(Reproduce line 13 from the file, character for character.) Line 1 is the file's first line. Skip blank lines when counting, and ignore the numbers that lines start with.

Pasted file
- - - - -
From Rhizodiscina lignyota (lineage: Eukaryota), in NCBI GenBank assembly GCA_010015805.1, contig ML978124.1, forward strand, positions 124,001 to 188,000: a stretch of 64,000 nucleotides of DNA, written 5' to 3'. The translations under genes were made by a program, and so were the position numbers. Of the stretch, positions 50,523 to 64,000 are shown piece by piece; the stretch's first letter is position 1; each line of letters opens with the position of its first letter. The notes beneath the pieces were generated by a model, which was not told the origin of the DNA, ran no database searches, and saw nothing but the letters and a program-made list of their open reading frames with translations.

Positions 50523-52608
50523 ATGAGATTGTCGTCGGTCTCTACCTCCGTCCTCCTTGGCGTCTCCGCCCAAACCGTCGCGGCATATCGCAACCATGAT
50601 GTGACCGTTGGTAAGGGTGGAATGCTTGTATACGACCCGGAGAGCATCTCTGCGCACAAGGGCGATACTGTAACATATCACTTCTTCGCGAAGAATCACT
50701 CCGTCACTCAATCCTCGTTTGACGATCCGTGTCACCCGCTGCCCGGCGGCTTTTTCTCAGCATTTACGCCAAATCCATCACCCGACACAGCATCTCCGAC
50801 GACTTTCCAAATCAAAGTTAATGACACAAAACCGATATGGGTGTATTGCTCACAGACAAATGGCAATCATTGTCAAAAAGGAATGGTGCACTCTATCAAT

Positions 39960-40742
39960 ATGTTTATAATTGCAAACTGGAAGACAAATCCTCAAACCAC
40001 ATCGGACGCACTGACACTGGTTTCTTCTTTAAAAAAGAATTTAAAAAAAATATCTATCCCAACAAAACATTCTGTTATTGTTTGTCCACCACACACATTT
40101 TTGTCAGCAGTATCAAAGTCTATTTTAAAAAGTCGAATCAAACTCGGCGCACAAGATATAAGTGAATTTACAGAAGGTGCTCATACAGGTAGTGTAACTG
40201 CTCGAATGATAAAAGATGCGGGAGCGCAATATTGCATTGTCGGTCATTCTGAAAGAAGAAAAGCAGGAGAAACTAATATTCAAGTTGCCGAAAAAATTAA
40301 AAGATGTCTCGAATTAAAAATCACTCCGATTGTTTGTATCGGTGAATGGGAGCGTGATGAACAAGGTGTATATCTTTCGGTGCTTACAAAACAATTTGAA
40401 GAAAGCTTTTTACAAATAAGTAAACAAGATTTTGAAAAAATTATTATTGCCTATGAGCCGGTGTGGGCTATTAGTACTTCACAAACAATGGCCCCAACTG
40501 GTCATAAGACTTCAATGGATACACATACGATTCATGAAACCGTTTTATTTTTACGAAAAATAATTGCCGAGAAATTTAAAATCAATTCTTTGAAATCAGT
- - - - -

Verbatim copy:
40401 GAAAGCTTTTTACAAATAAGTAAACAAGATTTTGAAAAAATTATTATTGCCTATGAGCCGGTGTGGGCTATTAGTACTTCACAAACAATGGCCCCAACTG